September 27, 2016
Architectural tips for choosing the perfect renovator's delight
Boroondara is blessed with a variety of housing types from across a range historical periods. Buyers are spoilt for choice when looking to purchase - from heritage listed Victorian residences to funky examples from the 60s and 70s.
When it comes to looking for that perfect 'renovators delight', however, it's important to seek advice from the experts - architects - who can help you find the unpolished gem, just waiting to be transformed.
Melissa Bright is a Director at award-winning MAKE Architecture in Kew. These are her 5 top tips for what to look for when buying a home to improve.
The importance of a property's orientation is underestimated, says Melissa. "It's essential. It doesn't mean that you should only buy a property with a north-facing backyard, but it should have the potential to be able to orientate living areas towards the north."
"Sometimes you walk into a house and it has a great feel. It is usually because it has a northern orientation. There's more light, especially in winter, and allows for more passive solar exposure."
2. Good bones
A solid brick home, from any era, is a great starting point when looking for a house with potential. It should have a logical, workable floorplan without being too 'room heavy', says Melissa.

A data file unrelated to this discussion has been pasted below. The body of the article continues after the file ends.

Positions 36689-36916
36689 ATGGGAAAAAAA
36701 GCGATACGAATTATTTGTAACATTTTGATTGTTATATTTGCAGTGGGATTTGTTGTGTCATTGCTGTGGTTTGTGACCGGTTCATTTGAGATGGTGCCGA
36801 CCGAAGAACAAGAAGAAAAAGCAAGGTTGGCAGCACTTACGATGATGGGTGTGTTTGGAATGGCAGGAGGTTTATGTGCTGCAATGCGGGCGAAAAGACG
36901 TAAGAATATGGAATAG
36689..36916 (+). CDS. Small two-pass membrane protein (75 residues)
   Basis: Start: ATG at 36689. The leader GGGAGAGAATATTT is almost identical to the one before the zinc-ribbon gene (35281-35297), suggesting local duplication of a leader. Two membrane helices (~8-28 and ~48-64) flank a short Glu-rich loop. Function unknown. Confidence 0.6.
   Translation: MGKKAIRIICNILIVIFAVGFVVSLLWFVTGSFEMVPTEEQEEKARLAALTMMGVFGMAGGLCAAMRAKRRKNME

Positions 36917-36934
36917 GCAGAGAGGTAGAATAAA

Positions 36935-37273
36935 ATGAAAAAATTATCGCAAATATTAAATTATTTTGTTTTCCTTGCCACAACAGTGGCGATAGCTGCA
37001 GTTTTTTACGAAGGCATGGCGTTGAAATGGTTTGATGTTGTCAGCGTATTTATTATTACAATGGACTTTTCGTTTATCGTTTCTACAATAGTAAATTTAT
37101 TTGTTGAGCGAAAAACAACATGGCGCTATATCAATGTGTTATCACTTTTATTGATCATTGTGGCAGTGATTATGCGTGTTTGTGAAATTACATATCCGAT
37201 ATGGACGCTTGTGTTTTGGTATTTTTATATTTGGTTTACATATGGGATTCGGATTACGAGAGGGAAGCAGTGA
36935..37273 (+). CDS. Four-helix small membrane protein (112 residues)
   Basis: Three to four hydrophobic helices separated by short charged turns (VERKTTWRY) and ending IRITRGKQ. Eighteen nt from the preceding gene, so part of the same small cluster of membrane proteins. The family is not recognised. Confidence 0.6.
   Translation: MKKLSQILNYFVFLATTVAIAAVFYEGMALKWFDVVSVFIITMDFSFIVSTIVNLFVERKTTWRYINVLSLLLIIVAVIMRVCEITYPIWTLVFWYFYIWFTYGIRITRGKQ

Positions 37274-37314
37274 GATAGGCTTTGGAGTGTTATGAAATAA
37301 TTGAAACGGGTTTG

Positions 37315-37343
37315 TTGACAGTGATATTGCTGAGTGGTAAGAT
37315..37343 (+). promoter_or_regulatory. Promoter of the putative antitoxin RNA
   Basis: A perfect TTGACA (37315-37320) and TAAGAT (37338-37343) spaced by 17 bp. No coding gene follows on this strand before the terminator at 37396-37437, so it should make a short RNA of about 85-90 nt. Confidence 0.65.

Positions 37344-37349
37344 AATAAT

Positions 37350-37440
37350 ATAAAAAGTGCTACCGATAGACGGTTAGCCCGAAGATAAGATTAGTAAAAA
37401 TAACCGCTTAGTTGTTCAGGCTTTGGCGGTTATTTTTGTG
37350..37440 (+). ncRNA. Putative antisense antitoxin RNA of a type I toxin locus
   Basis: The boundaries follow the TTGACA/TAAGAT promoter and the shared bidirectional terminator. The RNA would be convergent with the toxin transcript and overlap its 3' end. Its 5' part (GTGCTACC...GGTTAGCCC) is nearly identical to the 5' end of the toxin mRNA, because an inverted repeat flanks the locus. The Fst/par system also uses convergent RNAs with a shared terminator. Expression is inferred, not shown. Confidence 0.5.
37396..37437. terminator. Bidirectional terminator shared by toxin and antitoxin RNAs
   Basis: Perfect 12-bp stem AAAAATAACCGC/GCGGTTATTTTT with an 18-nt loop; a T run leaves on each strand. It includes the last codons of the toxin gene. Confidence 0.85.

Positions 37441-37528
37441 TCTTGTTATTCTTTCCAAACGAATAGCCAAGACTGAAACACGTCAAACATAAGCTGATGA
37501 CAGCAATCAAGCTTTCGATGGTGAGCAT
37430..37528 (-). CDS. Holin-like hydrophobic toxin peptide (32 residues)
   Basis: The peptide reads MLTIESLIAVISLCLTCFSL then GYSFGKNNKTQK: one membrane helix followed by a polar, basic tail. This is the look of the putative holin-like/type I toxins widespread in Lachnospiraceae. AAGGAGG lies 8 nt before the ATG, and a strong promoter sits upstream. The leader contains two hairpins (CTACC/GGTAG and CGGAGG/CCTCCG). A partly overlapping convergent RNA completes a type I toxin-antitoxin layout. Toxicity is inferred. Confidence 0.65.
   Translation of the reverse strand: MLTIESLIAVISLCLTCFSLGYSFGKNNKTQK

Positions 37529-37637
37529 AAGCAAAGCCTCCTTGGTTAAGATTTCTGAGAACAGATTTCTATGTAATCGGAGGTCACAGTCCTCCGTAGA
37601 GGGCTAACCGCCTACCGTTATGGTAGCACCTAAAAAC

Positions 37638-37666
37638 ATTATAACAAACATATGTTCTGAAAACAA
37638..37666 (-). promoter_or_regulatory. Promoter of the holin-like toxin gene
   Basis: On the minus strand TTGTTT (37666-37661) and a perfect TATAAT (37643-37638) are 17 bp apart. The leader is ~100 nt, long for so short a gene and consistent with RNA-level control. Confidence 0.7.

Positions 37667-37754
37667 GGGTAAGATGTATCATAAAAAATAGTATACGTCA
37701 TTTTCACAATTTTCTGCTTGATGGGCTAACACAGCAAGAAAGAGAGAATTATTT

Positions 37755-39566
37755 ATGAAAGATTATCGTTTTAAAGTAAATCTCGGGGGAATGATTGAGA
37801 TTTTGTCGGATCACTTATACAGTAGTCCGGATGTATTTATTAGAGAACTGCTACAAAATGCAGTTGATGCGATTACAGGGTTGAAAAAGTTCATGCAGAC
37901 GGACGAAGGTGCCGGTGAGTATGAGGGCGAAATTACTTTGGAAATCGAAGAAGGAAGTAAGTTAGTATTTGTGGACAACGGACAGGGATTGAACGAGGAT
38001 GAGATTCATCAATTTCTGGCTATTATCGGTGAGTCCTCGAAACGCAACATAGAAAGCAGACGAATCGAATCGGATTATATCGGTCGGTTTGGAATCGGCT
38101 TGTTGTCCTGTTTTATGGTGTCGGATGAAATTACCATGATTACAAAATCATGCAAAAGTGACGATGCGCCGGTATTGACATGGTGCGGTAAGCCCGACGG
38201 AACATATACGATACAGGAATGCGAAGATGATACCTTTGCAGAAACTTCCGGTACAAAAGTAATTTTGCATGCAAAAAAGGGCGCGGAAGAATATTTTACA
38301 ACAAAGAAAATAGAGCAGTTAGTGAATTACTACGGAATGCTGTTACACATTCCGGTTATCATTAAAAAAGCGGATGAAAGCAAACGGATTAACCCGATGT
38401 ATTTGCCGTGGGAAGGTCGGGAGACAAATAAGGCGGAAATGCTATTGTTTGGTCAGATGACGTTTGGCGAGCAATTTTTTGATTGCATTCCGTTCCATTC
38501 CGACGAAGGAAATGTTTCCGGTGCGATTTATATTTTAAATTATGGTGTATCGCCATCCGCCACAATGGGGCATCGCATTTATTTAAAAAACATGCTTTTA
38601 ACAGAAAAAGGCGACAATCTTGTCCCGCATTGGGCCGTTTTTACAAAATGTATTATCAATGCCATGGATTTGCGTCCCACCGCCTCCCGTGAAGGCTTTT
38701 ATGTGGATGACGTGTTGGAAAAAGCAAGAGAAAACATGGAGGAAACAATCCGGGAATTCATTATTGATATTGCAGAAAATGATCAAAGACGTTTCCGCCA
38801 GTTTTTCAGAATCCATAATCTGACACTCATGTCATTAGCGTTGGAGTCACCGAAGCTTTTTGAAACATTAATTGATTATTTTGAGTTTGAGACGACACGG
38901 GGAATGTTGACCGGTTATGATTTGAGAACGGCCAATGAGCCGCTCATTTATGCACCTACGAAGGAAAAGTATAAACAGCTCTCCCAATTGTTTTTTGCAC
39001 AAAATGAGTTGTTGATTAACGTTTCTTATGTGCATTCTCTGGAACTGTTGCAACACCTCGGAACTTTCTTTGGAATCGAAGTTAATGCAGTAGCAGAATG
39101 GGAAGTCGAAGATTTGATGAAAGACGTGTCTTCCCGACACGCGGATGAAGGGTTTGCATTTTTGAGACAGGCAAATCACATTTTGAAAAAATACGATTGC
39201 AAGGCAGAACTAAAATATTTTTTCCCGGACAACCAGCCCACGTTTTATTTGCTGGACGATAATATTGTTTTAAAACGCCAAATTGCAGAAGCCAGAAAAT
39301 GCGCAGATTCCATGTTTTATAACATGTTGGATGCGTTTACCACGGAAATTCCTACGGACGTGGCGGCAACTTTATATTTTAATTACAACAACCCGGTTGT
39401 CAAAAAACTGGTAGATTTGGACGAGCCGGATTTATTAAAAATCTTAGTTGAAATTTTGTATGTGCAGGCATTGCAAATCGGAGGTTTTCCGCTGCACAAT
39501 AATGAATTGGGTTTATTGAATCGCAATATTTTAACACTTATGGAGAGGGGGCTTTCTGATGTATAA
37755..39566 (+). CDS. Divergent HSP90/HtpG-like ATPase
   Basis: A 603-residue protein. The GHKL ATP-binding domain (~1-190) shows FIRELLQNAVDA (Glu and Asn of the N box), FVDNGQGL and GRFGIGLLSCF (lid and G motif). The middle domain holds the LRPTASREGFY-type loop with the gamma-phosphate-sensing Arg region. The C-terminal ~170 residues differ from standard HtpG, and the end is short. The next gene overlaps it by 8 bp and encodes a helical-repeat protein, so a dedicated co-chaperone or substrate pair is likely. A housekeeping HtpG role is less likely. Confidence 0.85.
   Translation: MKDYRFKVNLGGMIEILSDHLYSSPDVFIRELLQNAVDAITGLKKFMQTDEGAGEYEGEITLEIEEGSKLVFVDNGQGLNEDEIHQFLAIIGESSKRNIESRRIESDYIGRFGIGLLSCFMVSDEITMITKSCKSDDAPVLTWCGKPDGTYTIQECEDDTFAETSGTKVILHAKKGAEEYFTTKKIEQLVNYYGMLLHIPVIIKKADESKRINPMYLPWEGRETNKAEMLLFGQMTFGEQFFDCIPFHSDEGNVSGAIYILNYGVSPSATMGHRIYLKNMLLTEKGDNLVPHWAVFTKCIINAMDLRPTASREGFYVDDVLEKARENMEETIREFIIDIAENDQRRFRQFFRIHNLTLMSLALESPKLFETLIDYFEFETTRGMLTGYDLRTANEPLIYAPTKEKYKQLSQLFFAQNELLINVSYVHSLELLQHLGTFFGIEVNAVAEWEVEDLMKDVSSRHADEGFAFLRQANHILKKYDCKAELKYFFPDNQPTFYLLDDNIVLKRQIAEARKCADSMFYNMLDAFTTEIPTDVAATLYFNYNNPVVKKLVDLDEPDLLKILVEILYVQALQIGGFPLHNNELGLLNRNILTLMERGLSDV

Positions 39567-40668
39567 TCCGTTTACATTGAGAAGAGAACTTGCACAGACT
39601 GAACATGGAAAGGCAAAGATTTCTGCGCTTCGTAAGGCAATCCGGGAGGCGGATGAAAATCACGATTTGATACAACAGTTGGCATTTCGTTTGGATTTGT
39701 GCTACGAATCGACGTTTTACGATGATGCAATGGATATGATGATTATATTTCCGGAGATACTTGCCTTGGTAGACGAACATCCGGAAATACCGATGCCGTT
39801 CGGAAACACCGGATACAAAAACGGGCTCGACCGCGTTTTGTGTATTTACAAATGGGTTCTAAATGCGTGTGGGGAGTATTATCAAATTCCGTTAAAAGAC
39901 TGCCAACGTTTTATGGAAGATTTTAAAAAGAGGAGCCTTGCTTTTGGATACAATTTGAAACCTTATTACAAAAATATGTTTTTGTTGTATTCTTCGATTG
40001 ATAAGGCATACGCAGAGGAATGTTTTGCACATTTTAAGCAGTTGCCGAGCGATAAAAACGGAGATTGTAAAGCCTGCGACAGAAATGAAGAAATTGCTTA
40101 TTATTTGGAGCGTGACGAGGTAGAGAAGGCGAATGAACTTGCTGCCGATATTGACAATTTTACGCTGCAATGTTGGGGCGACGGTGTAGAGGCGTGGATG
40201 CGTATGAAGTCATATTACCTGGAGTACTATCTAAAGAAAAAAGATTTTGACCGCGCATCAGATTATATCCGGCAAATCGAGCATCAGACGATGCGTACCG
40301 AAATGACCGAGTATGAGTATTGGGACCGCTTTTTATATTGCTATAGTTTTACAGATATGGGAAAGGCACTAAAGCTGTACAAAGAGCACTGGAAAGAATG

"Ideally you don't want a floorplan that runs too deep down the block. This often leads to landlocked rooms without windows and natural light or airflow."
3. Keep an open mind about the architectural period of the home
There are excellent buying opportunities among the 50s, 60s and 70s cream brick properties, says Melissa.
"Don't be scared off by a particular period. These homes are hidden gems. They have big rooms, lots of windows and were the first examples of "open plan" design architecture. And it's often easier to bridge the gap between their period style and contemporary renovations."
4. Look for a natural renovation starting point
When inspecting older style homes, especially from the Victorian and Edwardian eras, Melissa recommends looking for a clear 'point' in the house where a contemporary renovation could be added.
"This will help direct the orientation of any addition and provide a natural 'break' in the architecture where the old gives way to the new."
This has a double implication says Melissa. Location refers not just to whereabouts in a particular area or suburb the property sits, but also what streetscape surrounds it.
"Consider the context into which you are looking to buy," she says. "What have the neighbours done with the adjacent properties? Are they small period workers' cottages where a large replica Georgian mansion will look out of place? If so, it is unlikely the local council will be sympathetic to that type of renovation or development."
Based in Kew, MAKE Architecture's innovative designs and work have been recognised at many industry awards including the 2015 National Architecture Awards the Interior Design Excellence Awards 2015. www.makearchitecture.com.au